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Gov. Ron DeSantis. Photo: oe Raedle/Getty Images

A federal judge on Sunday ruled that a Florida law requiring convicted felons to pay all court fines and fees before registering to vote is unconstitutional.

Why it matters: The ruling, which will likely be appealed by state Republicans, would clear the way for hundreds of thousands of ex-felons in Florida to register to vote ahead of November's election.

The big picture: Floridians approved a constitutional amendment in the 2018 midterm elections that would automatically restore voting rights to ex-felons who have completed “all terms of their sentence including probation and parole," except for those convicted of murder or sex crimes.

  • Soon after the ballot vote, Republican lawmakers in Florida passed a bill that defines "all terms" to include all fines, fees and restitution connected to a conviction, arguing it was necessary to clarify the amendment.
  • A class action lawsuit quickly followed as activists argued that the law made it virtually impossible for ex-felons to vote due to financial reasons or because the state offered them no way to know what needed to be paid, per the Washington Post.

What they're saying: U.S. District Judge Robert Hinkle likened the law to the poll tax banned by the 24th Amendment to the Constitution, and ordered Florida to tell felons whether they are eligible to vote and what they owe.

Read the ruling.

Go deeper

Aug 24, 2020 - Health

Florida judge strikes down order to reopen schools for in-person classes

Florida Gov. Ron DeSantis at Florida State University on Aug. 11. Photo: Don Juan Moore/Getty Images

A Florida judge on Monday struck down an emergency order from the Florida Department of Education that would have required all schools to reopen for in-person learning this month, the Tampa Bay Times reports.

Why it matters: Leon County Judge Charles Dodson ruled that Florida had "essentially ignored the requirement of school safety" in pushing to reopen schools and that the state's order overrode school boards' constitutional authority to make decisions for their school systems, per the Times.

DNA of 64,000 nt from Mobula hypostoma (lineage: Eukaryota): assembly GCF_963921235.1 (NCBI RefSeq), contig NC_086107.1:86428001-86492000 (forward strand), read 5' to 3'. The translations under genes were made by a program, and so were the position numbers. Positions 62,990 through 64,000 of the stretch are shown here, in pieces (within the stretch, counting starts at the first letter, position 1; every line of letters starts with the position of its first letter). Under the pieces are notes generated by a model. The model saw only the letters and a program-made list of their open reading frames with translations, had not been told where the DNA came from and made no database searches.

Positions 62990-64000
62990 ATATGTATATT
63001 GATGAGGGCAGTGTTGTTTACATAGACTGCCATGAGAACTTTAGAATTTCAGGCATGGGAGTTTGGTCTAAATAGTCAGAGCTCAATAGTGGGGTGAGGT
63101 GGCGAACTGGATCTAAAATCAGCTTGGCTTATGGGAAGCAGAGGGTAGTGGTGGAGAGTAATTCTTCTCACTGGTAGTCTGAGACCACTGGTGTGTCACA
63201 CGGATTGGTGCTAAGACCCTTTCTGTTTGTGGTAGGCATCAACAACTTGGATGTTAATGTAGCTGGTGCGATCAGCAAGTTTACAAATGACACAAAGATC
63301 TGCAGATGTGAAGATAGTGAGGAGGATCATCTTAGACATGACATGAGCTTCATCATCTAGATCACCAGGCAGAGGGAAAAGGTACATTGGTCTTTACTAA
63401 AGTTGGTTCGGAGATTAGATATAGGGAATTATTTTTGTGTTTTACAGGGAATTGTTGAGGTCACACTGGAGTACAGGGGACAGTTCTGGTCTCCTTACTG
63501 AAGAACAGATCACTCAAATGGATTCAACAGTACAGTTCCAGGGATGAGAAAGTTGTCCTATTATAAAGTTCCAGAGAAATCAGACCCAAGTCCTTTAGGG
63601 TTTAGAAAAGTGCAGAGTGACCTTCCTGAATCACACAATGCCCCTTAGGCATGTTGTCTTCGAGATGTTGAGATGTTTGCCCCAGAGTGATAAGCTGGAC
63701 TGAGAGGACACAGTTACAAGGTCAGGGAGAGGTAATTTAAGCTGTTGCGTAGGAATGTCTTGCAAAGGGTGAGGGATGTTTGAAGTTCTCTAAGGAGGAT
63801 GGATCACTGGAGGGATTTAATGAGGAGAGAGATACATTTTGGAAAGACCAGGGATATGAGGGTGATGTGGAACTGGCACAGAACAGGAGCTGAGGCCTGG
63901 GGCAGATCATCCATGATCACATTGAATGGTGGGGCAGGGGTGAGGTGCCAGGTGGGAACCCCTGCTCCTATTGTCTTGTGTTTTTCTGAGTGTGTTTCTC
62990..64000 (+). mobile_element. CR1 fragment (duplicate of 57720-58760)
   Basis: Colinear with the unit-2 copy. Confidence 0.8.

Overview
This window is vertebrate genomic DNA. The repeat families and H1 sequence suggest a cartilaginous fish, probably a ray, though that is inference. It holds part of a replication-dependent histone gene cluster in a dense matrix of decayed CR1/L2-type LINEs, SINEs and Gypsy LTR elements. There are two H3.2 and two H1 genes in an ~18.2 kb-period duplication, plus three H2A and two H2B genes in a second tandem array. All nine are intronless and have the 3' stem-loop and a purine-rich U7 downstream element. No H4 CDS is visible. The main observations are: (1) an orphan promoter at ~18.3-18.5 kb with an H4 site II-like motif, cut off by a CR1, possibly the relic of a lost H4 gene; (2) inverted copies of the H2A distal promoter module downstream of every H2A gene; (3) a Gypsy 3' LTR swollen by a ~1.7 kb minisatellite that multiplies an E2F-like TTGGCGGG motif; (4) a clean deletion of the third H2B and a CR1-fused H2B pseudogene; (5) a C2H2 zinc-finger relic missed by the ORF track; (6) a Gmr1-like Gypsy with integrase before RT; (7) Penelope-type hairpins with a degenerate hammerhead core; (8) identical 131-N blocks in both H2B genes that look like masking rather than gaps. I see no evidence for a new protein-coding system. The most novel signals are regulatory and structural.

Updated 4 hours ago - Politics & Policy

Coronavirus dashboard

Illustration: Eniola Odetunde/Axios

  1. Health: Most vulnerable Americans aren't getting enough vaccine information — Fauci says Trump administration's lack of facts on COVID "very likely" cost lives.
  2. Education: Schools face an uphill battle to reopen during the pandemic.
  3. Vaccine: Florida requiring proof of residency to get vaccine — CDC extends interval between vaccine doses for exceptional cases.
  4. World: Hong Kong puts tens of thousands on lockdown as cases surge — Pfizer to supply 40 million vaccine doses to lower-income countries — Brazil begins distributing AstraZeneca vaccine.
  5. Sports: 2021 Tokyo Olympics hang in the balance.
  6. 🎧 Podcast: Carbon Health's CEO on unsticking the vaccine bottleneck.

DOJ: Capitol rioter threatened to "assassinate" Alexandria Ocasio-Cortez

Supporters of former President Trump storm the U.S. Captiol on Jan. 6. Photo: Kent Nishimura / Los Angeles Times via Getty Images

A Texas man who has been charged with storming the U.S. Capitol in the deadly Jan. 6 siege posted death threats against Rep. Alexandria Ocasio-Cortez (D-N.Y.), the Department of Justice said.

The big picture: Garret Miller faces five charges in connection to the riot by supporters of former President Trump, including violent entry and disorderly conduct on Capitol grounds and making threats. According to court documents, Miller posted violent threats online the day of the siege, including tweeting “Assassinate AOC.”